Insulate your windows with heat-shrink film

Why? Drafty windows and doors contribute to a home's heating and cooling losses. If you have single-pane windows and are not ready to invest in storm windows or professional window sealing, consider using heat-shrink film. This plastic film forms a barrier that is resistant to drafts and moisture and can make your living space more comfortable. Heat-shrink film can also help lower your heating costs by reducing the need to turn up your thermostat.
How it works: Plastic film is fixed to the window frame with double-sided tape and shrunk with a hair dryer to create a temporary insulating barrier. The film lasts for one heating season and can be removed when the weather turns warmer.


Follow a few quick steps for this simple, yet effective, window insulation.

  1. Measure the windows you want to seal.
  2. Buy film insulation kits. Kits are available at most home improvement retailers and hardware stores. They should include double-sided tape and usually enough film for 3 to 4 windows.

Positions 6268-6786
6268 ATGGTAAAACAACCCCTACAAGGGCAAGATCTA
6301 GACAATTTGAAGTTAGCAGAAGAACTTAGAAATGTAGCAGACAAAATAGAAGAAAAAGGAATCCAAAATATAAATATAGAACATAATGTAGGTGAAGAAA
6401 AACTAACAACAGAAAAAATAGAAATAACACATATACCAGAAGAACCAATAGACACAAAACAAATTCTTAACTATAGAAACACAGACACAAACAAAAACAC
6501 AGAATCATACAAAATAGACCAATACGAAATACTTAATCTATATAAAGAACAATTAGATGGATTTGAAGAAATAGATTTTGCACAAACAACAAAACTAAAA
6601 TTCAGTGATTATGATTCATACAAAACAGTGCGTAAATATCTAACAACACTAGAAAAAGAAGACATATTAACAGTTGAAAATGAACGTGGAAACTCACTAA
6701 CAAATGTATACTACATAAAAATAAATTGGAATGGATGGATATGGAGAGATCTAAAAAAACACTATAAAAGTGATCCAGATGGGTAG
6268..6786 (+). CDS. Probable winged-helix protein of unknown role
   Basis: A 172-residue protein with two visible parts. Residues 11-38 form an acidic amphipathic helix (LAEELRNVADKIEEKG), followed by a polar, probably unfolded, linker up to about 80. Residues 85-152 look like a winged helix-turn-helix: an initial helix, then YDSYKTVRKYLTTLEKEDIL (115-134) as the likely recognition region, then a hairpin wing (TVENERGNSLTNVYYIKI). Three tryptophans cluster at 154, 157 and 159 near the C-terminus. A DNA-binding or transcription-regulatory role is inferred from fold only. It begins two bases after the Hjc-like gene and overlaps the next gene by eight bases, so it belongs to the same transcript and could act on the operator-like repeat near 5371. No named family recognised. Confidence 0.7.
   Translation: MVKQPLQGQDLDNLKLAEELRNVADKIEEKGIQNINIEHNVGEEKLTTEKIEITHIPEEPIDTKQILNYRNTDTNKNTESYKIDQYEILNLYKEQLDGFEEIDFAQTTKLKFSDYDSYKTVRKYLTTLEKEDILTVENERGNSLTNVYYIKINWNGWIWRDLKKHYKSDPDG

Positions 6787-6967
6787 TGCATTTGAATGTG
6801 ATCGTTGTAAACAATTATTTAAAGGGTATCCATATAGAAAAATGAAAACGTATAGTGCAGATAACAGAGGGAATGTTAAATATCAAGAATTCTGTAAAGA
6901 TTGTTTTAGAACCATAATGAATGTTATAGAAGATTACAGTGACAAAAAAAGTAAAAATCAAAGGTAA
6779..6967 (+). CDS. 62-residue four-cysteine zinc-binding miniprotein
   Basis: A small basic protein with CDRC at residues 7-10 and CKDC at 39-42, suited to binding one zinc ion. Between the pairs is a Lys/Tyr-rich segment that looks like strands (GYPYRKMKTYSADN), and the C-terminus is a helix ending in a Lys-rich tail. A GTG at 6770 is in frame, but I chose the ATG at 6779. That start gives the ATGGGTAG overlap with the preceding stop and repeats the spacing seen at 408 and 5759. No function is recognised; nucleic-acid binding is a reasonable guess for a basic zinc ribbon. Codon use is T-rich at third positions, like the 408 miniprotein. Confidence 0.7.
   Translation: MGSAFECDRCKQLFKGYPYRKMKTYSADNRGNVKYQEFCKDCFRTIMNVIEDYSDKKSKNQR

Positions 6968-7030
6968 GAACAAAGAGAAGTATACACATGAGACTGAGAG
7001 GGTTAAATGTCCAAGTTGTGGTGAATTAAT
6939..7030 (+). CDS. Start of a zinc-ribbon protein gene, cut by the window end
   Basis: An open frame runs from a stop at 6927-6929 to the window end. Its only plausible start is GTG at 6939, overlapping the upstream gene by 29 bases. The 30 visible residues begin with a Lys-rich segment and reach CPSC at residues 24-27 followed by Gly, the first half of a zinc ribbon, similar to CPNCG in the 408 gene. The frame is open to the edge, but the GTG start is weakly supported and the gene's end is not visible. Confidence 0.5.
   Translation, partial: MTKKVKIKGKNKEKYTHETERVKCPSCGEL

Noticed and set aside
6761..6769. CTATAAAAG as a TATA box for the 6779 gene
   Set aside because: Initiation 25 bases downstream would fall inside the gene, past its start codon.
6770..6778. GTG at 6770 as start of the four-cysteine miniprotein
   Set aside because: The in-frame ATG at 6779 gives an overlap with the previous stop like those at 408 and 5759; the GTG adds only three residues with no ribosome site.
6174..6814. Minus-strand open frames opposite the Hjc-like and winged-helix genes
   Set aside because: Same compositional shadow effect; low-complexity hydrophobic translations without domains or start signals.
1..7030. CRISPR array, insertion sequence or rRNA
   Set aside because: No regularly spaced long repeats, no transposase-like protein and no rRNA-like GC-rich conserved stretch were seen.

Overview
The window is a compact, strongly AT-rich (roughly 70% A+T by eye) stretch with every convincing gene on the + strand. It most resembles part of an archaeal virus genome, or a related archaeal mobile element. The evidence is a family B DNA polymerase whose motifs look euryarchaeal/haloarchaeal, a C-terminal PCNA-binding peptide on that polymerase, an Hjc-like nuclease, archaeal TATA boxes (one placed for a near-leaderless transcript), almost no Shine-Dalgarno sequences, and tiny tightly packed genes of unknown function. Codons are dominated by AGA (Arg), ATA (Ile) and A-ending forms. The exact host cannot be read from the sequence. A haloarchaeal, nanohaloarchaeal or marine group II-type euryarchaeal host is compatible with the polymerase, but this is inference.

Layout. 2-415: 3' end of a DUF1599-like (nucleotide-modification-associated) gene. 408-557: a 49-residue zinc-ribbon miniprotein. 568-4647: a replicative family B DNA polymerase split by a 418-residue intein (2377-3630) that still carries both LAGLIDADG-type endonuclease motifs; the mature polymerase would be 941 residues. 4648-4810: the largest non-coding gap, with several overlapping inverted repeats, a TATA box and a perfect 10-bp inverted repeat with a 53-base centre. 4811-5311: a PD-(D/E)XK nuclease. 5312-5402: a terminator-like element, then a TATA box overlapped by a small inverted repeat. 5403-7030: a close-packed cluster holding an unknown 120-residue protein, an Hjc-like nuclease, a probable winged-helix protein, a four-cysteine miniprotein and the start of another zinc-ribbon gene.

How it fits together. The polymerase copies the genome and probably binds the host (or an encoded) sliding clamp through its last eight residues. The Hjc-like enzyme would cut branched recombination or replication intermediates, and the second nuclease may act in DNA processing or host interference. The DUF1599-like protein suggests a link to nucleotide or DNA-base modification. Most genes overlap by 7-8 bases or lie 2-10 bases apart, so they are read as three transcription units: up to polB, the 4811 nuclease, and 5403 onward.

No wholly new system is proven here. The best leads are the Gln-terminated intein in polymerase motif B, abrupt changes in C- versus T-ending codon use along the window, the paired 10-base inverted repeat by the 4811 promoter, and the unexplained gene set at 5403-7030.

3. Clean windows and their frames and let them dry.
  4. Follow the instructions on the package:
    • Tape the edges of the window.
    • Slowly remove the backing on the double-sided tape.
    • Press the plastic film against the tape, laying it as evenly as possible to ensure a flat surface that's free of wrinkles.
    • Use a hair dryer to shrink the film, making it taut. This step not only improves the aesthetics of the film, but also creates an insulating air pocket.
    • Carefully cut off any excess film.

Great for renters: If you rent your home, heat-shrink film is a great way to cut down on drafts without making expensive permanent improvements.

Good to know: The film is not as durable as hard plastic or glass windows, so be careful not to puncture it. If the film is punctured, you may be able to repair it with clear tape. Some double-sided tape may peel off paint, so be careful with painted window frames or use painter's tape underneath. This tip will also reduce the condensation found on windows during the heating season.

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Save up to $115 per year